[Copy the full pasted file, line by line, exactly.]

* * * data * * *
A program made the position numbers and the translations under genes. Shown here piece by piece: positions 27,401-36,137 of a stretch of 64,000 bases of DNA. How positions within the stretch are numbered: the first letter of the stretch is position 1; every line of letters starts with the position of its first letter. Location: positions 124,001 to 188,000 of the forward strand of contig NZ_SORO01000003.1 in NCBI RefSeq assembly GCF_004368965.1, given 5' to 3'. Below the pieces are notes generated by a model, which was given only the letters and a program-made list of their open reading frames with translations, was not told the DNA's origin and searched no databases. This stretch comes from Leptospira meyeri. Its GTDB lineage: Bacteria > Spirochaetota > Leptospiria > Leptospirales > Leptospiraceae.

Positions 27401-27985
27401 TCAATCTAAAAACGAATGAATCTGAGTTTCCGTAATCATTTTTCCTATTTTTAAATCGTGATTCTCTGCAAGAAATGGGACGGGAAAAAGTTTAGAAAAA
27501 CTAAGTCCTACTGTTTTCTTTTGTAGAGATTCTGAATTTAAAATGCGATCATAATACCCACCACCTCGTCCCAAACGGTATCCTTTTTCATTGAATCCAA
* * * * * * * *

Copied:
A program made the position numbers and the translations under genes. Shown here piece by piece: positions 27,401-36,137 of a stretch of 64,000 bases of DNA. How positions within the stretch are numbered: the first letter of the stretch is position 1; every line of letters starts with the position of its first letter. Location: positions 124,001 to 188,000 of the forward strand of contig NZ_SORO01000003.1 in NCBI RefSeq assembly GCF_004368965.1, given 5' to 3'. Below the pieces are notes generated by a model, which was given only the letters and a program-made list of their open reading frames with translations, was not told the DNA's origin and searched no databases. This stretch comes from Leptospira meyeri. Its GTDB lineage: Bacteria > Spirochaetota > Leptospiria > Leptospirales > Leptospiraceae.

Positions 27401-27985
27401 TCAATCTAAAAACGAATGAATCTGAGTTTCCGTAATCATTTTTCCTATTTTTAAATCGTGATTCTCTGCAAGAAATGGGACGGGAAAAAGTTTAGAAAAA
27501 CTAAGTCCTACTGTTTTCTTTTGTAGAGATTCTGAATTTAAAATGCGATCATAATACCCACCACCTCGTCCCAAACGGTATCCTTTTTCATTGAATCCAA